Food For Thought #15: Paedophilia: Fact, Fiction and Airline Policy

Initially, I became ‘pretty cross’ after reading the article below (abridged) and considered it well and truly worthy of a Rant.  On reflection and a bit of a look at the evidential material related to paedophilia I thought is was more appropriate to consider the issue as ‘Food For Thought”.  Particularly after considering Mr McGirr’s comment:  “(The attitude of the airline) is ‘we respect you but as soon as you board a Virgin airline you are a potential paedophile’, and that strips away all the good that any male does regardless of his standing in society, his profession or his moral attitudes,”

Virgin Australia has been accused of treating male passengers like paedophiles after it made a man swap seats because he was beside two unaccompanied minorsSydney fireman Johnny McGirr, flying home from Brisbane in April was seated next to two boys he estimated to be between 8 and 10 years old.  Assigned the window seat, he swapped so that the boys could look out the window.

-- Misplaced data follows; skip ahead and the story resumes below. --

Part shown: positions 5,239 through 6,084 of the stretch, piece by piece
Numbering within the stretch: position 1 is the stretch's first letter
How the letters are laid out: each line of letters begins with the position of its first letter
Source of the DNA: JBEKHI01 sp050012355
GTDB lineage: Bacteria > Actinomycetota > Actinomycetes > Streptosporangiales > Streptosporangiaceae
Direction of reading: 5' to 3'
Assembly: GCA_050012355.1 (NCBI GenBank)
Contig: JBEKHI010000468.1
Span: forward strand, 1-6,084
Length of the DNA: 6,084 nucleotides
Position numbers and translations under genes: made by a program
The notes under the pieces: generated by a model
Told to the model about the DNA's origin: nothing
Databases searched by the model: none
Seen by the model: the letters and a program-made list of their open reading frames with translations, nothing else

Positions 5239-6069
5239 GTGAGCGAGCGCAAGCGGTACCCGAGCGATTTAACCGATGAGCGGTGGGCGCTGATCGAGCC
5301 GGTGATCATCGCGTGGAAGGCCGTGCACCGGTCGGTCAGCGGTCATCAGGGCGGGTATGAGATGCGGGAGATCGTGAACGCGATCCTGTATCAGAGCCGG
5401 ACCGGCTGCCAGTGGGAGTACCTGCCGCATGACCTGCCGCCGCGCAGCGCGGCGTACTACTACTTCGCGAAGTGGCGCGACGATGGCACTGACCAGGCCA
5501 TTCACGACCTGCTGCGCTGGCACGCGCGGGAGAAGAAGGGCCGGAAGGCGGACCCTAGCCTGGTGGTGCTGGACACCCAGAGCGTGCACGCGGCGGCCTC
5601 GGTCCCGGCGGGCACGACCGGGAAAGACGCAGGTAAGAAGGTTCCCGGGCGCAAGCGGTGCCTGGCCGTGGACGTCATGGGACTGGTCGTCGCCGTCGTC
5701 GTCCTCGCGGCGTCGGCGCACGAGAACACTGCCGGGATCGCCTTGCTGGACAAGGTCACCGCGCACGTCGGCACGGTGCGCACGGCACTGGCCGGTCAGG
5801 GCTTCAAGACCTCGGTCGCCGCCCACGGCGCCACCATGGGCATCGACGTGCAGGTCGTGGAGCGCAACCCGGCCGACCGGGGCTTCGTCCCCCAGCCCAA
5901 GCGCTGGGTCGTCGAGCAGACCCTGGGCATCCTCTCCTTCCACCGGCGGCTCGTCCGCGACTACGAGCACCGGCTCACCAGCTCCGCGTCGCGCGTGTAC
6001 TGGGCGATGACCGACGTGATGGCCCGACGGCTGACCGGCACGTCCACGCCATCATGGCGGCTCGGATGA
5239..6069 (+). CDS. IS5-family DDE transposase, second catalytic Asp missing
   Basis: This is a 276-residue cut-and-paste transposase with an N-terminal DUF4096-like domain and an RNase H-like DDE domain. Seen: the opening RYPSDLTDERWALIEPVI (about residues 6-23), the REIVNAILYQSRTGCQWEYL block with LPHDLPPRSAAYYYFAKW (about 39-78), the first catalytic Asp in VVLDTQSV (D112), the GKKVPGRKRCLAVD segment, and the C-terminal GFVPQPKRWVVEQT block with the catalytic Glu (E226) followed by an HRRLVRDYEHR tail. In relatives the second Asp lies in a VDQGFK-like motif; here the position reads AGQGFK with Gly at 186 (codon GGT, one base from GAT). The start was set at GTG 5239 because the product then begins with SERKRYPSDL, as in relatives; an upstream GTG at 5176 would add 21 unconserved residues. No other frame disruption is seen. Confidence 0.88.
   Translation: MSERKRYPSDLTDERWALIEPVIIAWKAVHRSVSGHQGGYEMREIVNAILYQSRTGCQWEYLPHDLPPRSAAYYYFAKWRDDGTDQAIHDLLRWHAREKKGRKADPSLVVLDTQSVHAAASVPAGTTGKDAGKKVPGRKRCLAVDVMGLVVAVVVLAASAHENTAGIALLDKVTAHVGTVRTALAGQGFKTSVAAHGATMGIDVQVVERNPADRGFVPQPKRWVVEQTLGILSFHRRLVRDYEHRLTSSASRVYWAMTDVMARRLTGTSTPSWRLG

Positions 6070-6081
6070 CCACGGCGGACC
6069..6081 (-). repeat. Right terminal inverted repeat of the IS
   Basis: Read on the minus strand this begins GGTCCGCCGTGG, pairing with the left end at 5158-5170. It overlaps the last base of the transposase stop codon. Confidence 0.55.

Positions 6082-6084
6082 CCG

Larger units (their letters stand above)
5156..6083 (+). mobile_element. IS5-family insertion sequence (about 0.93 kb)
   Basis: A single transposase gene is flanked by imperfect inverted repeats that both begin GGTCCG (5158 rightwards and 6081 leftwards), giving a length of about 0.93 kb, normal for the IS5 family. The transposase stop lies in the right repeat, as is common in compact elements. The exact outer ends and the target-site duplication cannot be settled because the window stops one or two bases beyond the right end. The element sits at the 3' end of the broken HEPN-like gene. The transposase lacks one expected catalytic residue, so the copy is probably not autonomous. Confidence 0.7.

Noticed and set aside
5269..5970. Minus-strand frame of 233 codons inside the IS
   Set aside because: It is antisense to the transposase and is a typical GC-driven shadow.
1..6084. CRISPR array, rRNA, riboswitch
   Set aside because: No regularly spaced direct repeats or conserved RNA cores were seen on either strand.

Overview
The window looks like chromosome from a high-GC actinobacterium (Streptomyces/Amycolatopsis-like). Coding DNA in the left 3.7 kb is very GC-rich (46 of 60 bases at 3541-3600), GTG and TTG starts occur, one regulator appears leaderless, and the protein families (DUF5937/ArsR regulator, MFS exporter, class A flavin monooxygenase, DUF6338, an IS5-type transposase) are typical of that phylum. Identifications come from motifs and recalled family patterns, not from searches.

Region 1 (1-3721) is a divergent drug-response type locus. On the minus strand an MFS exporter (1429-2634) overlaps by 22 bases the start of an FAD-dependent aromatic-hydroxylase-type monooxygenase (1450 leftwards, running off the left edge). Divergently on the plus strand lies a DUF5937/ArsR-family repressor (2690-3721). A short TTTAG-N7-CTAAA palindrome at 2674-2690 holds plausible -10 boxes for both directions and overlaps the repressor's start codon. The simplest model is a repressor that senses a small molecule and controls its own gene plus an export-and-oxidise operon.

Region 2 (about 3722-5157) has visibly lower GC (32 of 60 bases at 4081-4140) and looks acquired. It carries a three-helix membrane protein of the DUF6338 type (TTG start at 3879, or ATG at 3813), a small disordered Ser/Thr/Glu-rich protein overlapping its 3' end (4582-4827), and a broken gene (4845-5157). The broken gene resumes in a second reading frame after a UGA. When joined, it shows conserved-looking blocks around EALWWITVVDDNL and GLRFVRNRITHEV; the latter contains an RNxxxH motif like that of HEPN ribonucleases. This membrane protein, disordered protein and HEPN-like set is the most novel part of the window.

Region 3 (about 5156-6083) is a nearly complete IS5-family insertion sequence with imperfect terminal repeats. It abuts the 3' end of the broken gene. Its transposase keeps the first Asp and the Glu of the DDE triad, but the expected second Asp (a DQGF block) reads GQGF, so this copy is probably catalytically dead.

A flight attendant approached him just as passengers were asked to put on their seatbelts, requesting he move.  When he asked why,McGirre was told, “Well you can’t sit next to two unaccompanied minors.”  “She said it was the policy and I said, ‘Well, that’s pretty sexist and discriminatory.  You can’t just say because I’m a man I can’t sit there,’ and she just apologised and said that was the policy.

“By this stage everyone around me had started looking.”

Mr McGirr said the attendant then asked a fellow female passenger, “Can you please sit in this seat because he is not allowed to sit next to minors.”

“After that I got really embarrassed because she didn’t even explain.  I just got up and shook my head a little, trying to get some dignity out of the situation,” he said.  “And that was it, I pretty much sat through the flight getting angrier.”

Mr McGirr pointed out that he works as a fireman in Newtown in Sydney and was trusted in his job to look out for the welfare of children.

“(The attitude of the airline) is ‘we respect you but as soon as you board a Virgin airline you are a potential paedophile’, and that strips away all the good that any male does regardless of his standing in society, his profession or his moral attitudes,” he said.

A spokeswoman for Virgin Australia confirmed the policy and said while they didn’t want to offend male passengers, their priority was the safety of children.  “In our experience, most guests thoroughly understand that the welfare of the child is our priority,” she said.  The spokeswoman said staff usually tried to keep the seat empty but when that was not possible a woman was seated next to the child.